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  1. Piyush Bhandari
    Customer who already have implemented 6.20 don’t really care if it can support multiple platforms. Truly speaking it only SAP who care and it help SAP lower its bills. If 6.20 is already working fine for customers then stability & scalibility want be a real issue. And if it is not working then SAP has some unsatified customers.
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    1. Klaus Herrmanns Post author
      I would be curious to hear from more SDN readers about this issue. Obviously, the point Piyush makes is valid for many customers. But I would expect that both scalability and platform independence can play a role in some customer projects.

      In particular, those projects that started out small (say, with a quick and dirty JDBC app using whatever database the developer happened to know and have handy) and then grew into a bigger applications with more widespread use than originally anticipated. And when you do find an application outgrowing its quick-and-dirty origins, I believe it is better to port it to Open SQL once, than to port it from one JDBC platform the the next, and then have to deal with it again as the DB platform is upgraded or changed again later.

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    2. Benny Schaich-Lebek
      Hi Piyush,
      for customers as end user you are true. But there are also partners and software houses who work under same conditions as we do: they have to deliver on their customers platforms.
      On the other issues let me give you a very clear statement: I personally promise you a product that is as scalable as the well known ABAP server and as stable as a Java Virtual Machine can get. And the year after we will go even beyound that.
      Promised.
      I bet my personal reputation on this.
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  2. Darren Hague
    640 sounds great, and the J2EE 1.3 support in particular looks good for the authorisation support. So, the big question for me is: when should I migrate? The answer is: when 640 is a supported platform.

    So, when does 640 become a supported platform? Any talk of migration is pointless until this is known – no enterprise will run on unsupported software.

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    1. Benny Schaich-Lebek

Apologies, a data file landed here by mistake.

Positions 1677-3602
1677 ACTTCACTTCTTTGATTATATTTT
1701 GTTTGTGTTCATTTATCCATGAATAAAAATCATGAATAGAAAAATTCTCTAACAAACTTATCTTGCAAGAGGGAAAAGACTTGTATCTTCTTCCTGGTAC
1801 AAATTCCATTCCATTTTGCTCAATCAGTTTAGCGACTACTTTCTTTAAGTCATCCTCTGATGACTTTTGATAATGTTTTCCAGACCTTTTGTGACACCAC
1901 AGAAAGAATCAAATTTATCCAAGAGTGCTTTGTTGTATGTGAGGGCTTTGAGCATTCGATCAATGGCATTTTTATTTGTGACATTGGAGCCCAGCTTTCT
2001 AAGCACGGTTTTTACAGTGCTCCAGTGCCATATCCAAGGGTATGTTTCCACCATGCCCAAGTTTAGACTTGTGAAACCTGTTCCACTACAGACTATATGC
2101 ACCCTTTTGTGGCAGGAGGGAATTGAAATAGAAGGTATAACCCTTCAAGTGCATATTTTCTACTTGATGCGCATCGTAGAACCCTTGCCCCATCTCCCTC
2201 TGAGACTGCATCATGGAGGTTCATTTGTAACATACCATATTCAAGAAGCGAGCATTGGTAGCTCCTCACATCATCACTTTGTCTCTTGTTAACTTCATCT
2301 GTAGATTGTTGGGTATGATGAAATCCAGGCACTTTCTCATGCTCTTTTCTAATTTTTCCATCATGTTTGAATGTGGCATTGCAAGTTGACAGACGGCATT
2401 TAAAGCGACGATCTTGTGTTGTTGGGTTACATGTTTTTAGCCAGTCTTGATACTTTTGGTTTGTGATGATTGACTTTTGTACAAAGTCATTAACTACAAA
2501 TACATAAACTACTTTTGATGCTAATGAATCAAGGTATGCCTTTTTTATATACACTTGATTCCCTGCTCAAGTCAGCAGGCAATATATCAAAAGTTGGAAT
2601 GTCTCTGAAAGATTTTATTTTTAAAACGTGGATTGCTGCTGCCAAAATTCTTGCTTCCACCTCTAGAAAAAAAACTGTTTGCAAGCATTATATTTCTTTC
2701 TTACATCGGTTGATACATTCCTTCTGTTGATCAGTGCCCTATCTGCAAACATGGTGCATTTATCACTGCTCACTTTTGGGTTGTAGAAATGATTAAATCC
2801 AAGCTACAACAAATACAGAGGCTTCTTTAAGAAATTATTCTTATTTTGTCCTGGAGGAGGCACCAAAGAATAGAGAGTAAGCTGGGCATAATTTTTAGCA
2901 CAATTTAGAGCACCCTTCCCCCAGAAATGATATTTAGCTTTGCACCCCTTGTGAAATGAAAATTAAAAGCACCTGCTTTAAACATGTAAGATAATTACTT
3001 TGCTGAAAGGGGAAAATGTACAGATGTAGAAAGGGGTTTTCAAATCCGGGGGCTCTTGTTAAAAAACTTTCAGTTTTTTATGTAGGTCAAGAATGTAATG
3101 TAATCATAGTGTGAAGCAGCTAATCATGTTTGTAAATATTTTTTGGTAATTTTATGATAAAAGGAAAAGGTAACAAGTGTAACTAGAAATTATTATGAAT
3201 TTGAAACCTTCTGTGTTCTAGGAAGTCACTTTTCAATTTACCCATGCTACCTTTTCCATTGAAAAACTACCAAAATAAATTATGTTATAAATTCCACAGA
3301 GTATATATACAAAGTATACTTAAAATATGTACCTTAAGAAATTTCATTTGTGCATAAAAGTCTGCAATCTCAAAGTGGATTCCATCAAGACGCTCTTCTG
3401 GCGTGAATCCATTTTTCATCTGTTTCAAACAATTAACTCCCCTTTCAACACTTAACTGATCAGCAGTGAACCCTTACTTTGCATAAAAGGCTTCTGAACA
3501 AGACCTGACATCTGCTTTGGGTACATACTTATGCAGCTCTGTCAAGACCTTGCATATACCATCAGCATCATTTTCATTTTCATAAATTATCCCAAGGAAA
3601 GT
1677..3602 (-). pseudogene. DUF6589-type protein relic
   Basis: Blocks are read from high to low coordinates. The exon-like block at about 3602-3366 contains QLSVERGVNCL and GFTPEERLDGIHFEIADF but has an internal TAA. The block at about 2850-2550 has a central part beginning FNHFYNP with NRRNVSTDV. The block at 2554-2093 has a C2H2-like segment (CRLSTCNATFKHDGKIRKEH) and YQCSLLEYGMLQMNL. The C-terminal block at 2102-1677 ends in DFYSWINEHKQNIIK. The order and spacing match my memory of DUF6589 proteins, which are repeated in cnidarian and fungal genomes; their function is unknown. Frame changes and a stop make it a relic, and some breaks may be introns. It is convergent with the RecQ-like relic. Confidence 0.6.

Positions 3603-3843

Well Darren, the world is split between those who always want the latest software tomorrow and those who prefer to wait for stable, non-annoying enterprise usable stuff.
      Growing our bananas in customers garden is not quite popular these days and guess what SAP’s point of view was about this for a long time.
      Why then do we talk about this here?
      Large projects which will start in 2004 have to be planned today. We want to make sure they consider our new kid on the block for this point in time.
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  3. Jens Jakob Andersen
    Hi,

    It will be very interested to find more info about performance of the WAS 6.4, especially in a cluster setup – we are using BEA Weblogic today, version 6.1 and 7.1.

    And performance, runtime as well as management is a very important issue for us.

    B’regards

    Jens Jakob

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    1. Benny Schaich-Lebek
      Performance always is an issue and one that really depends on your use. The improvements we have seen over the last year are promising. Implementing the classic SAP architecture was a good idea and porting SAP’s persistence level to Java, which enables table buffering in a cluster, should really blast existing apps to high speed…
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  4. Werner Zecchino
    We have lot discussions with SAP clients about this issue and it’s really not easy to explain why to migrate. I think new development can be one focus. Consolidation from separate Java environment (Apps server) is another focus. But then you have to consolidate organizational issue. Java people and SAP people have to work together. This is a management task and not a technical.
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  5. Jun Wu
    Yes. We planned to move to 6.40 because of our requirements but haven’t
    informed of the release yet. It is available now?